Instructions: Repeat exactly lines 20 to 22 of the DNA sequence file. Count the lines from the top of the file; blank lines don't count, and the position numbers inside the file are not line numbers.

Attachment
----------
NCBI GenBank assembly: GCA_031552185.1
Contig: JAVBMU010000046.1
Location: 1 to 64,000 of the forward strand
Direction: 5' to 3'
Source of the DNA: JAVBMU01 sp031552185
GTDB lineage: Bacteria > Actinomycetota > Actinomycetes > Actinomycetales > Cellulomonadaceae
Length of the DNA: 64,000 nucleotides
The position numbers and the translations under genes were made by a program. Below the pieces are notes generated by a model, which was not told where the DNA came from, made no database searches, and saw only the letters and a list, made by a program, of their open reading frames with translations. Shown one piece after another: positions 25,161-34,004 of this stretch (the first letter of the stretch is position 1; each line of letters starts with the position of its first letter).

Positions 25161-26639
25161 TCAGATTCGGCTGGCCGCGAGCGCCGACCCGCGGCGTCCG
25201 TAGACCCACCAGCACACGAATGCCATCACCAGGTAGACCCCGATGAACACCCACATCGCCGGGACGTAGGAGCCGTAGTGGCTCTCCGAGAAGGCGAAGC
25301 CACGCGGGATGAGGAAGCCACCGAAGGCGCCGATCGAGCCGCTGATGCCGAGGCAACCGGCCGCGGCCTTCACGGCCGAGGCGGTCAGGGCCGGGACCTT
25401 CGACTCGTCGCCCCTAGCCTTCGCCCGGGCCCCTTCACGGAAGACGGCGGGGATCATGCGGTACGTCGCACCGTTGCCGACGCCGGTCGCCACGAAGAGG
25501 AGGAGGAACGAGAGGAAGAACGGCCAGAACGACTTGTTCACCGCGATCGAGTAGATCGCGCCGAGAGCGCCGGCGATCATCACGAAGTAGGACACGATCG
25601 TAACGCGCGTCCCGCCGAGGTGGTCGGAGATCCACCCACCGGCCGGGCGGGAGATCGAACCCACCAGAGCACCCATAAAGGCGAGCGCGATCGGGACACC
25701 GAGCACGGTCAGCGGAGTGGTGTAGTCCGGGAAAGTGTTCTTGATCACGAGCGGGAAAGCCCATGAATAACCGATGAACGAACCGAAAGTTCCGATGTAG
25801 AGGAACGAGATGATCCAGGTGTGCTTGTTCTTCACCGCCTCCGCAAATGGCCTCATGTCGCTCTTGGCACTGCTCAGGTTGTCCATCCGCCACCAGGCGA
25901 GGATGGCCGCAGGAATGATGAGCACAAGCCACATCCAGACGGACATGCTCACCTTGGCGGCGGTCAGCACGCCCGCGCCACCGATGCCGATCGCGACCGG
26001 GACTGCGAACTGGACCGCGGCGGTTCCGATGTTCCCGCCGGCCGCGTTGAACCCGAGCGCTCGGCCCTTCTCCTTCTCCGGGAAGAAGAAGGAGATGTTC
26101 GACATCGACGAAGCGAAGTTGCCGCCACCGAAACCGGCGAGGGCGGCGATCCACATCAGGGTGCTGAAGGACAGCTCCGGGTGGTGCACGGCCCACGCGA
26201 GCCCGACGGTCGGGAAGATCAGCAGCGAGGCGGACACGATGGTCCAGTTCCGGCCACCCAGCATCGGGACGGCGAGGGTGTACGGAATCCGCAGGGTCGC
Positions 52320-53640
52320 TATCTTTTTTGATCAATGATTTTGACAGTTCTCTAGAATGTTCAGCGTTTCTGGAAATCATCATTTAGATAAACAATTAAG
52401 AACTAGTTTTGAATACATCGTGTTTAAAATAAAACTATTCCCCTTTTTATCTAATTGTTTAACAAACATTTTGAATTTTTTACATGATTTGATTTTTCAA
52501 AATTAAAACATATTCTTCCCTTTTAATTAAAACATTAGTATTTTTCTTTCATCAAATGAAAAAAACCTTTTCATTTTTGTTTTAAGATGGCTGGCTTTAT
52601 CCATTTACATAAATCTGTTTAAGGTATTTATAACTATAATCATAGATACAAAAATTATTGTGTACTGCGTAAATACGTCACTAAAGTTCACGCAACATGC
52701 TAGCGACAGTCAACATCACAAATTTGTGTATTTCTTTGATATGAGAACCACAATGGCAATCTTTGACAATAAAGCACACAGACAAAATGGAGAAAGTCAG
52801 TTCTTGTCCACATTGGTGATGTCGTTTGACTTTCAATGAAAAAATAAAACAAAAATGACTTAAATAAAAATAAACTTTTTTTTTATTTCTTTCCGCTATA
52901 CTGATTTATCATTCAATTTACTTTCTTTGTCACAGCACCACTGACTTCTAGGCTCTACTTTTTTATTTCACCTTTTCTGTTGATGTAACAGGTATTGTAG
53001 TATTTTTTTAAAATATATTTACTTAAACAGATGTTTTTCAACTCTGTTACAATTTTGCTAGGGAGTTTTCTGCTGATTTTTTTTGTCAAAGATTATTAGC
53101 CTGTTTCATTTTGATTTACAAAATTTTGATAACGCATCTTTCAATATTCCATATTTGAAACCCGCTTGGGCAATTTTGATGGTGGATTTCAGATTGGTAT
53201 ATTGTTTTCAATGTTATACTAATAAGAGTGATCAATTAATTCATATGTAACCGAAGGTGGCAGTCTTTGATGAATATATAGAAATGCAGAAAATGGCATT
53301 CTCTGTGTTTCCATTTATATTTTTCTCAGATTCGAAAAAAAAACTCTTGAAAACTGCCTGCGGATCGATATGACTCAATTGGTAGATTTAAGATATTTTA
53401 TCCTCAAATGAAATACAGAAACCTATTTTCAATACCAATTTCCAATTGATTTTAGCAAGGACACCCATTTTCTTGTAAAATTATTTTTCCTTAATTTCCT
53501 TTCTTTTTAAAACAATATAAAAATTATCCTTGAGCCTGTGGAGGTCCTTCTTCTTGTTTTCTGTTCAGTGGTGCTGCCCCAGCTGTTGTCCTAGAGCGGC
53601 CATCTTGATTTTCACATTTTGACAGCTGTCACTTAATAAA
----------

26101 GACATCGACGAAGCGAAGTTGCCGCCACCGAAACCGGCGAGGGCGGCGATCCACATCAGGGTGCTGAAGGACAGCTCCGGGTGGTGCACGGCCCACGCGA
26201 GCCCGACGGTCGGGAAGATCAGCAGCGAGGCGGACACGATGGTCCAGTTCCGGCCACCCAGCATCGGGACGGCGAGGGTGTACGGAATCCGCAGGGTCGC
Positions 52320-53640